SSHGuard is an open-source daemon that is used to enhance the security of ssh as well as other network protocols. Moreover, it is used to prevent brute force attacks. It will continuously monitor and keep the track record of the system logs which helps in tracking the continuous login attempts or malicious activity. Once it detects such activity then it will immediately block the IP using firewall backends such as pf, iptables, and ipfw. Then it will unblock the IP after a set interval of time. Several log formats such as raw log file, Syslog-ng, and Syslog are supported by SSHGuard as well as provide extra layer protection to several services postfix, Sendmail, vsftpd, etc. including ssh.

In this tutorial, you will learn to install SSHGuard and configure the system to prevent brute force attacks in Ubuntu 20.04. Let’s begin with the installation.

SSHGuard Installation

You can install the sshguard from the apt package manager; you simply need to execute the following installation command in your terminal. First, we always need to update the package info before any package installation using apt.

$ sudo apt update
$ sudo apt install sshguard

After successful SSHGuard installation, you can check the status of SSHGuard using the systemctl daemon. You will get to see the output similar to the following example.

$ sudo systemctl status sshguard

SSHGuard active and running

Configuring SSHGuard On Ubuntu

The default remote host ban period is of 120 seconds and each successive failed login attempt will increase ban time by a factor of 1.5. You can configure the SSHGuard sshguard.conf file which you can find in the following path.

$ sudo vim /etc/sshguard/sshguard.conf

As you can see in the above example there are many directives with its default value. Let’s highlight some directives and what it is actually for.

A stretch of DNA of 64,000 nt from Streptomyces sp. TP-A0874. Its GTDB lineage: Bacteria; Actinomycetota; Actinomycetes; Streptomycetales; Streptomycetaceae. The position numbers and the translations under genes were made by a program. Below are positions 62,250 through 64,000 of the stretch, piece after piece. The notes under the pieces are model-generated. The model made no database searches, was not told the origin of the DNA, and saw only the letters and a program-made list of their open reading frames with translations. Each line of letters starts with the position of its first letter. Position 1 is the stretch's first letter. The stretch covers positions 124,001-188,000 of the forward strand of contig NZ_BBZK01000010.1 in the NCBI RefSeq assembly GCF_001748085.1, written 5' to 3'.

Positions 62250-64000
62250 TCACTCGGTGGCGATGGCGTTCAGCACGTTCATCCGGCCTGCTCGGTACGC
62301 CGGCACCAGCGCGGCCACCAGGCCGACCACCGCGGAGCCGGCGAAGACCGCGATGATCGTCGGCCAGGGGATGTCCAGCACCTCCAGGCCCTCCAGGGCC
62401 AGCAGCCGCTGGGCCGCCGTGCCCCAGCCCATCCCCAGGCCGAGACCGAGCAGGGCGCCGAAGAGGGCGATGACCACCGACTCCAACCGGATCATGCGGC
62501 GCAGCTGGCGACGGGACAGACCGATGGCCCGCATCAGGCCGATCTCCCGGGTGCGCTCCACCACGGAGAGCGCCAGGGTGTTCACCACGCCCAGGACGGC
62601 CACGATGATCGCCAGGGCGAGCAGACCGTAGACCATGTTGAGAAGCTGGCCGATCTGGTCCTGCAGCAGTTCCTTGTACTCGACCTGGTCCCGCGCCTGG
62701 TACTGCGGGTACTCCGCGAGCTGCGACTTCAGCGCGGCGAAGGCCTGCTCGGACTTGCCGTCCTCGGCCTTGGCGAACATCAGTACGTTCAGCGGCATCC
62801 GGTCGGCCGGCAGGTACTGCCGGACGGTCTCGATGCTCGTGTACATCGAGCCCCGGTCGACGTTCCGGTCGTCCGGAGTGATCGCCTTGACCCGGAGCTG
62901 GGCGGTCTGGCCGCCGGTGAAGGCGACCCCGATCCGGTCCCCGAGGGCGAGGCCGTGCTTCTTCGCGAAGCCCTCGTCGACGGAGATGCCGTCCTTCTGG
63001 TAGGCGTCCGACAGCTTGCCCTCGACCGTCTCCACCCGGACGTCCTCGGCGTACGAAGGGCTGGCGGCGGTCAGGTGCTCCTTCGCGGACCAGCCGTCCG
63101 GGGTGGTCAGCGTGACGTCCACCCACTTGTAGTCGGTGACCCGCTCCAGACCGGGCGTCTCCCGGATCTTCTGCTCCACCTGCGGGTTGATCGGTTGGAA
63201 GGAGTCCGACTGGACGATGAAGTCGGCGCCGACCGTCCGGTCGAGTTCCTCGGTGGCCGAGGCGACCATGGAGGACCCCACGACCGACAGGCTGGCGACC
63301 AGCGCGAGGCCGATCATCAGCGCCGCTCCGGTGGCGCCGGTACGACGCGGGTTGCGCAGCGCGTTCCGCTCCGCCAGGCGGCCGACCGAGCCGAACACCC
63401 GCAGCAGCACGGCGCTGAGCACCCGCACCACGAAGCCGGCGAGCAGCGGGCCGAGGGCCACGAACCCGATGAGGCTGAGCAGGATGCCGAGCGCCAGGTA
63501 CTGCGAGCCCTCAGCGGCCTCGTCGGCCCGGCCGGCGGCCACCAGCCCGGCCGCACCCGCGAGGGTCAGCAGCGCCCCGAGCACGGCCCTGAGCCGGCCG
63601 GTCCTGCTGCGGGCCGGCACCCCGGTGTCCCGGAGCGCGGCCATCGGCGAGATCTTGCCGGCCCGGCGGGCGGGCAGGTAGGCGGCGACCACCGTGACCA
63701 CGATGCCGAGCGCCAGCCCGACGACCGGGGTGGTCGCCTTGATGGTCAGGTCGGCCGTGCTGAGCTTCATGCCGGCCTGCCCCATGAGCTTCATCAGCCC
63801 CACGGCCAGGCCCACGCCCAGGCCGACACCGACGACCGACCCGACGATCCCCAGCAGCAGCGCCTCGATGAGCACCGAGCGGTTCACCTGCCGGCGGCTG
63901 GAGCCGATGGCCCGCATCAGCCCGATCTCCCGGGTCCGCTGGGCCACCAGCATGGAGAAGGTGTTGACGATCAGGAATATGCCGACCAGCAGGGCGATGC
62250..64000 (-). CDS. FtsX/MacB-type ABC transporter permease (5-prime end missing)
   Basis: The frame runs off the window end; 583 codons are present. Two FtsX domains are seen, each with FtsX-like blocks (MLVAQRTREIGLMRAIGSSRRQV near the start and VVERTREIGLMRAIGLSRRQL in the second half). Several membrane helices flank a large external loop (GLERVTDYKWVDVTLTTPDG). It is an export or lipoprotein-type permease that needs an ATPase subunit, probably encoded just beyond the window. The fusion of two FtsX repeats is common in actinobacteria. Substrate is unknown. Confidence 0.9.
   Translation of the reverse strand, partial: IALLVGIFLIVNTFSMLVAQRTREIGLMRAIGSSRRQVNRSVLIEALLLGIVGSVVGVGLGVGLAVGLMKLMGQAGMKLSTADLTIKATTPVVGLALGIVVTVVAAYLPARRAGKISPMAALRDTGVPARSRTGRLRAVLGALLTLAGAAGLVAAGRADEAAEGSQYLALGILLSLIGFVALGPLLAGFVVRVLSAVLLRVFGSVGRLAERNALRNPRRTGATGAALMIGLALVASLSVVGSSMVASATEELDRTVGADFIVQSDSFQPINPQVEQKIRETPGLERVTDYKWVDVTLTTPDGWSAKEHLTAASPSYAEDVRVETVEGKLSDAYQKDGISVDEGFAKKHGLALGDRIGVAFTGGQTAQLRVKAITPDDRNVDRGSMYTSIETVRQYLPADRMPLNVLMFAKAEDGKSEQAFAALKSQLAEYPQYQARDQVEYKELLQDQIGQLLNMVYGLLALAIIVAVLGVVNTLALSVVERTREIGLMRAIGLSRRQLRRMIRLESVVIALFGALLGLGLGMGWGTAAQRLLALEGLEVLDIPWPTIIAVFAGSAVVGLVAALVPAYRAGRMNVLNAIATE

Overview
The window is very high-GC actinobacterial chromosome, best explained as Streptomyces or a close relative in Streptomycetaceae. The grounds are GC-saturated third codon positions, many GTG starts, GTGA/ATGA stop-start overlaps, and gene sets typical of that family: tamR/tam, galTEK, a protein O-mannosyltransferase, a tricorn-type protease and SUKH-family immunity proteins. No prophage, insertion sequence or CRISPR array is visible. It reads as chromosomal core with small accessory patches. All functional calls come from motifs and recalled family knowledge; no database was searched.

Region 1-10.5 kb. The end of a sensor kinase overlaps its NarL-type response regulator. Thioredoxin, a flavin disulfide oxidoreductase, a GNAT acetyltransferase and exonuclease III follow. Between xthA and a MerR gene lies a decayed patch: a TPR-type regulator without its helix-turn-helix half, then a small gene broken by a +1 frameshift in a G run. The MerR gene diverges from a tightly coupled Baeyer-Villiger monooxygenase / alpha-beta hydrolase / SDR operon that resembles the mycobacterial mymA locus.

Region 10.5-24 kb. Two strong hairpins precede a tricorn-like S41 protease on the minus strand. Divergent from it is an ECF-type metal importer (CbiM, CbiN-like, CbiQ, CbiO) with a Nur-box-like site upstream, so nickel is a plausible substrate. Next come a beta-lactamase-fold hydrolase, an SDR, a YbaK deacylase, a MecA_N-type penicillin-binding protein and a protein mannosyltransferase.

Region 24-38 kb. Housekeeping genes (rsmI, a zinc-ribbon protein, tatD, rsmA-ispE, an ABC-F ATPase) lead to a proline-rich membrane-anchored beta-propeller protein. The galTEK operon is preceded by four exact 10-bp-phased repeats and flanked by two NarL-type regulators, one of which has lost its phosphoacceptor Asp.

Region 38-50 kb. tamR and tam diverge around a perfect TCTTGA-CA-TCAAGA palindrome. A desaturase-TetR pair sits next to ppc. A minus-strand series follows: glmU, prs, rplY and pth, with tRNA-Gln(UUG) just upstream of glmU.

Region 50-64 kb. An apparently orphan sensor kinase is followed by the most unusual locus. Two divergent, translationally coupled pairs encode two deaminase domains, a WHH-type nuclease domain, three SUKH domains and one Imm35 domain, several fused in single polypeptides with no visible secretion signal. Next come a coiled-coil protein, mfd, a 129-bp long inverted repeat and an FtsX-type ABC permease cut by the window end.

• The directive named BACKEND contains the path of the system firewall backend.
  • The directive named THRESHOLD indicates the number of attempts after which the user will be blocked.
  • The BLOCKE_TIME directive determines the duration for which the attacker will remain banned after successive incorrect login attempts.
  • The DETECTION_TIME directive determines the time for which the attacker is detected/recorded.
  • The WHITELIST_FILE directive contains the path to file which contains the list of the known hosts.

Then, let’s work out with a system firewall. To block the brute force attack you need to configure the firewall in the following way.

$ sudo vim /etc/ufw/before.rules

Then, add the following line of code in the open file just like the example given below.

:sshguard - [0:0]
-A ufw-before-input -p tcp --dport 22 -j sshguard

Configure before.rules

Now, write and quit the file and restart the firewall.

$ sudo systemctl restart ufw

Once everything is set up your system is ready to persist the brute force attacks.

Whitelisting Blocked Hosts

The whitelist will allow the blocked hosts to re-login to the system without any restriction. To whitelist, the specific host then specifies the IP of the host in the file located at the following destination.

$ sudo vim /etc/sshguard/whitelist

Whitelist IP addresses in SSHGuard

Now, once you added the IP to the whitelist file, restart the SSHGuard daemon and firewall backend to apply the changes.

Conclusion

In this tutorial, I’ve shown you how to install SSHGuard and how to configure the security software to make the system capable of persisting the brute force attack and adding an additional layer of security.

How to Install and Use SSHGuard on Ubuntu 20.04

Karim Buzdar

About the Author: Karim Buzdar holds a degree in telecommunication engineering and holds several sysadmin certifications. As an IT engineer and technical author, he writes for various web sites. You can reach Karim on LinkedIn